To tackle the aforementioned issues, our initiative aims to construct a bridge between employers from different sectors, management at related institutions, as well as high potential secondary and tertiary institution graduates/students with disabilities. In order to achieve our aims, this initiative is planning to create a community and a sharing platform for graduates/students with disability, employers and institutions so as to facilitate communication and information sharing among each other and create pre-employment networking opportunities to the graduates/students.
CareER是一個跨殘疾背景的大專學生／畢業生組織，我們透過展示學生決心和才能去連繫院校和僱主， 我們以建立同學職業方向和在校支援為目標，同時讓企業和僱主了解殘疾人士的才能，鼓勵企業共融，更希望於日後能將我們的平台擴展至高中學生， 鼓勵更多朋友去找到自己在社會中的角色。
Date: 22 Nov 2013
Time: 7 - 9 PM
Venue: Office Building in The Landmark
mAccess is a non-profit organization aims to improve disable quality of life and productivity through the advancement of technology. We have a ultimate vision to promote the employability for people with disability.
In 2012, mAccess was founded by a group of volunteers including disable people and professionals from various sectors. The idea of mAccess was developed in 2011 from a simple idea to “share”, to share the real user experience of how a accessible smart phone changing a disable person life. Along various meetings and smart phone training, we discover that technology is evitable to develop a inclusion community.
- Employment issue is the first priority
- Accessible technology is for everybody, not just for a particular group of people
In order to achieve our visions, mAccess volunteers are devoting leisured time out of office hour to go into people’s life and provide good services.
- To provide accessibility audit services to companies and various organizations
- To provide accessibility audit for mobile applications
- To organize technology training courses to people with disabilities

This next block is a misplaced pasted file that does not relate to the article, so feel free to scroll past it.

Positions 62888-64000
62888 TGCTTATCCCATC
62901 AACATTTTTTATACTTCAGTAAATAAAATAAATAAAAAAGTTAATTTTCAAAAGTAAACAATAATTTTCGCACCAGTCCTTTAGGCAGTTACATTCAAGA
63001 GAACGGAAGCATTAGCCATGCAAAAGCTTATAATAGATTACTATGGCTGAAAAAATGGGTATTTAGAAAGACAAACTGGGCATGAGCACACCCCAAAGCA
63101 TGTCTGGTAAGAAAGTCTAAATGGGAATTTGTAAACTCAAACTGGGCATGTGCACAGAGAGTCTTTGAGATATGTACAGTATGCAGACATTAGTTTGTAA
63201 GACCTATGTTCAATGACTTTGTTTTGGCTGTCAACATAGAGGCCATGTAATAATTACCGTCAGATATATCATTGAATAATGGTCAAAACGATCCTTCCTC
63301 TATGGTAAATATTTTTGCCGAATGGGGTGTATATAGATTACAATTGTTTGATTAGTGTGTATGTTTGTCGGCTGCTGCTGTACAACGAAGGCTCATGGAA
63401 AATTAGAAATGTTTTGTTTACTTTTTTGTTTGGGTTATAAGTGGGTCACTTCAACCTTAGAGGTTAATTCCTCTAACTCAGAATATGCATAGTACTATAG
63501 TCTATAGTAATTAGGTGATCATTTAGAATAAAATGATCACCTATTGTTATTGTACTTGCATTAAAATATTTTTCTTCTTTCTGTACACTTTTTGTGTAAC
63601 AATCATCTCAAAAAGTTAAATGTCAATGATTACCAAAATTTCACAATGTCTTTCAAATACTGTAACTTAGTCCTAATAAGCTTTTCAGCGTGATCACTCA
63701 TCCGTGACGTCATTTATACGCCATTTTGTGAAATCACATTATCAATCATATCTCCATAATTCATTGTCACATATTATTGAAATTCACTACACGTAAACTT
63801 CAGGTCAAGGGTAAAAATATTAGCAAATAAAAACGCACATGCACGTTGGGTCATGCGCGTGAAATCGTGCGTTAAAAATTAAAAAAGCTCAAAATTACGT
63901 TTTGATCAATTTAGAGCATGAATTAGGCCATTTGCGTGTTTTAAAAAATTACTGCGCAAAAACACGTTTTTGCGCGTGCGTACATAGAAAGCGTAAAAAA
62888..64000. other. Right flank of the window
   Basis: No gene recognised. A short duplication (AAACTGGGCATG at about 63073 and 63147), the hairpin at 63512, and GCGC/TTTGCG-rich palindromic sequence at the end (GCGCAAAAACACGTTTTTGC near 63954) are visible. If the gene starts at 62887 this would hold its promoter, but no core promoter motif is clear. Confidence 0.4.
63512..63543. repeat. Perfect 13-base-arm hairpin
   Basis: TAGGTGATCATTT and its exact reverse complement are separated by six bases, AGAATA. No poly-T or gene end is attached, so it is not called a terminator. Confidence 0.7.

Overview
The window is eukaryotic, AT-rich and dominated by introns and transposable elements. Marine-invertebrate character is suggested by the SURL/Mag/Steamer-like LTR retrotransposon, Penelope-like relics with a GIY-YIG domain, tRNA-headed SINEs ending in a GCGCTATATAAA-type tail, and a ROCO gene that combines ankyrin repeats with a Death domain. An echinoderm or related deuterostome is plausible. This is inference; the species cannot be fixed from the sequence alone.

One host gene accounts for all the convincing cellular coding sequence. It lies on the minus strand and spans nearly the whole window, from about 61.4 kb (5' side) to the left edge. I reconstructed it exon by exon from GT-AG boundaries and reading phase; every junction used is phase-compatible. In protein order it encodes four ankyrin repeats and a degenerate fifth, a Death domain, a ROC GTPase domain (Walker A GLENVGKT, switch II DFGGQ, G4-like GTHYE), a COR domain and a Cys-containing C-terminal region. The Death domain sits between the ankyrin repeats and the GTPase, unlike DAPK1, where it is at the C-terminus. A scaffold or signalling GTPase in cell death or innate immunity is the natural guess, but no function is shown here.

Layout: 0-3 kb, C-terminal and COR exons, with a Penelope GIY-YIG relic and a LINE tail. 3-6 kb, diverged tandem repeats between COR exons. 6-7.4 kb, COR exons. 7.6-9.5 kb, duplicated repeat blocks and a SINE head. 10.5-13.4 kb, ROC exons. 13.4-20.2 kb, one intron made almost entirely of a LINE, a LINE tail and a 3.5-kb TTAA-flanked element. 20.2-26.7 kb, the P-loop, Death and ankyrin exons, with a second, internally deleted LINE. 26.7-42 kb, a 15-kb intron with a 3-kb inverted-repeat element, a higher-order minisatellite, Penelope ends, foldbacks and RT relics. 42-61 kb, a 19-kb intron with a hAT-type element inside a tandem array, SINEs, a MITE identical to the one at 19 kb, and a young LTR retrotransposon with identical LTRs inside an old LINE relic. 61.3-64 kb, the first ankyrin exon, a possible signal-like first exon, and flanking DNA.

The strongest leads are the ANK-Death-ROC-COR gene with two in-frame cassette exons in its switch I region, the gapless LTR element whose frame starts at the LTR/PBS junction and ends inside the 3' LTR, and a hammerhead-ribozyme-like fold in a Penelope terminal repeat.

- To offer seminars to technology developers to increase the aware ness of accessible technology
Having interned at UBS and Goldman Sachs, Walter works as a marketing executive at a German logistics firm. But his story is far from conventional: he has around ten percent of a normal person’s vision, just about enough to read one word if it filled up a computer screen.
“For a while my mother doubted whether if I would go on to university, or find work after ninth grade.” However, excelling at school, he was roused by the opportunity of a professional career. Graduating first in the business track of his high-school class, he then majored in economics at the Chinese University of Hong Kong, and became fluent in German.
During an exchange program in Leipzig, Germany, he joined a conference to train as a guide for Dialogue in the Dark, an international initiative where blind guides lead museum visitors through various settings in absolute darkness.
His volunteering as a Dialogue guide led him to a Managing Director at Goldman Sachs, who goaded Walter to apply for a human resources internship at GS. “I initially forgot to apply,” he admits with a laugh, “But the mentor emailed me, asking why I hadn’t, so I sent in my resume.” He got the job.
After a series of difficulties in adjusting to the fast pace of corporate life, Walter discovered the power of technology. Without the knowledge of Braille, Walter was shut off from a world of information. Now, with the voice-over function on his iPhone, he could do everything from read audio-books to navigate maps on the fly.
With technology, Walter suddenly became capable of publicising his experiences and achievements. He began making a website over the New Year holiday, using Strikingly. “I liked how simple the interface was to work with, even for me.” He took a week to collect all his work experience, press mentions, and photos. Then, magnifying the screen by a factor of ten, he filled the template with content, reviewing it piece by piece.
He distributed his website at career fairs as a go-to reference for recruiters. While applying for his current job at Mairon International, he knew that the interviewer had read his page. “They were bringing up my work experience for me,” he says. “They understood I was an atypical candidate.”
The clincher came when the interviewers asked Walter about his computer skills. Walter told them he designed his website himself. The recruiters gave him an offer through the contact page on his Strikingly.
Walter’s work with technology doesn’t stop there. In his spare time, he creates video tutorials for blind people to operate an iPhone, and consults for startups to make their apps accessible to handicapped users.
“The gift of my disability,” he says, “Is that it forces me to be proactive, to empower others, to inspire more change in the world.”